- Stating the same goals year after year does not always work. Even though every year I resolved to remain gainfully employed, and have (so far), my annual Resolutions of losing weight, moving to a bigger house in a better neighborhood, getting a better job, and so forth felt empty the fourth or fifth time in a row that I wrote them. If you still do this, like I used to, but have not achieved them yet, it shows that it is time to tweak your approach to achieving those Resolutions.
Writing about what not to do can be helpful, but writing about and then actually doing things to help us, you the reader and me, Yours Truly Middle Class Guy, achieve our Resolutions is more helpful. Posts on that topic will dominate the Middle Class Guy blog in January.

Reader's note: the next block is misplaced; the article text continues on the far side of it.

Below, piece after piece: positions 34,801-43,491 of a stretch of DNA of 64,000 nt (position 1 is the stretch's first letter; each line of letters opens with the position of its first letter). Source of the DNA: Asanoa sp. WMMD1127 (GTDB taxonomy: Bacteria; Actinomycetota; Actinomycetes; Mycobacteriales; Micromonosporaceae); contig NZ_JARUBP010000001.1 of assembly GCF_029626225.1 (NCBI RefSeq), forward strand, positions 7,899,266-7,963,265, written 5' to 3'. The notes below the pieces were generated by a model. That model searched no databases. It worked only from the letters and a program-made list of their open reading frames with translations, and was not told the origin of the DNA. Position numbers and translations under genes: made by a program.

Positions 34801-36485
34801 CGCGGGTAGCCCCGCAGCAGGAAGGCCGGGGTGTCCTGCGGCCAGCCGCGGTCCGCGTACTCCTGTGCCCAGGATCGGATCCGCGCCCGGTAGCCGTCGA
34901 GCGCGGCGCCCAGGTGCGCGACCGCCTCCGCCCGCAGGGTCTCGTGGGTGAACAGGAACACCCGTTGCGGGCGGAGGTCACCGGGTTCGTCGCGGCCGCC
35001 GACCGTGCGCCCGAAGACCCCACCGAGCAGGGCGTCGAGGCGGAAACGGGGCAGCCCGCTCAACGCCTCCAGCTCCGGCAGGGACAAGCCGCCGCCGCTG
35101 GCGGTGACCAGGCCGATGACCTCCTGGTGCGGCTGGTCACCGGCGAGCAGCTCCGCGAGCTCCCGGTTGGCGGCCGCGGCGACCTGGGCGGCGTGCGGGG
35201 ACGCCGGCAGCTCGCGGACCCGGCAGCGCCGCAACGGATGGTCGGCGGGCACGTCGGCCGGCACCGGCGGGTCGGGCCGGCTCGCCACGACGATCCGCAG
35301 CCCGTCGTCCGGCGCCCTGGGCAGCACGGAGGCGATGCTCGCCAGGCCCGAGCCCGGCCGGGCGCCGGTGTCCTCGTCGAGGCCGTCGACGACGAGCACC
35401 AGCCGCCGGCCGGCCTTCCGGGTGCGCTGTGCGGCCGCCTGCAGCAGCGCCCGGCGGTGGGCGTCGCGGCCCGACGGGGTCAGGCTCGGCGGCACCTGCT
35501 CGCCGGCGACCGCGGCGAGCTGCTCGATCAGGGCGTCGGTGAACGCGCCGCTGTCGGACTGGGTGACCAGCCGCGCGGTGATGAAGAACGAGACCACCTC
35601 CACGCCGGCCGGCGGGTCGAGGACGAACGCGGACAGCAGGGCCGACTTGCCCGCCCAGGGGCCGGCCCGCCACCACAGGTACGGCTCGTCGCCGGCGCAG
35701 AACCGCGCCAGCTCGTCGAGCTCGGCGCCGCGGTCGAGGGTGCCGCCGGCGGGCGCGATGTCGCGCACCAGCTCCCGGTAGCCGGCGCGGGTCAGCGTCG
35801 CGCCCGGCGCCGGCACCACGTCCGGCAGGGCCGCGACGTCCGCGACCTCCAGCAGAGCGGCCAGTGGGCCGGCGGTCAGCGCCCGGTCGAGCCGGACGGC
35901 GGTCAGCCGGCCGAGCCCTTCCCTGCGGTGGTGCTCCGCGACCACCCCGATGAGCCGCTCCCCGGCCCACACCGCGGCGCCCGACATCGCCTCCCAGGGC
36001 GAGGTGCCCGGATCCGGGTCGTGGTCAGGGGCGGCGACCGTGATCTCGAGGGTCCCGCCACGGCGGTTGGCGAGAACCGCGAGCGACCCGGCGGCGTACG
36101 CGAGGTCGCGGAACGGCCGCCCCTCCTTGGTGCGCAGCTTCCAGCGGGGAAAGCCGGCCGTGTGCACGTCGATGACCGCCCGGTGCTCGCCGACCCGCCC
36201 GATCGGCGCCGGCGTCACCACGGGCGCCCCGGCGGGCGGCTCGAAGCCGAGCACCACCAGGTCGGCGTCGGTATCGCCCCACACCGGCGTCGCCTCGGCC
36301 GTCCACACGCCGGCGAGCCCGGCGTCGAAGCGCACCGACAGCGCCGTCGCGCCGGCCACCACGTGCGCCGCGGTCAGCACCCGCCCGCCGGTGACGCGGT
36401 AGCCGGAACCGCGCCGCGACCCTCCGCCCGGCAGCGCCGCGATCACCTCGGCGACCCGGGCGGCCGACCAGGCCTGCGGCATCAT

I will be focusing on ten or so goals this year, none of them earth-shattering, but they are important. As much as I enjoy writing my own blog, it is more important for me to remain gainfully employed in my current or even a better position through 2017.
Our family’s budget these days includes anywhere from a low of about $7,000 in a month, to a high over twice that. We will be paying our son’s college tuition and room and board in five monthly installments per semester from now on, so we will be avoiding the one-time payment of around $13,000, like we did in August, so we should be able to avoid the $21,000 in spending month that looks whopping to me to even write it.
I am not yet ready to submit my complete list, but I do know of a few Resolutions for this Middle Class Guy already:
- Remain gainfully employed at my current position or a comparable or better position within a half-hour drive from home.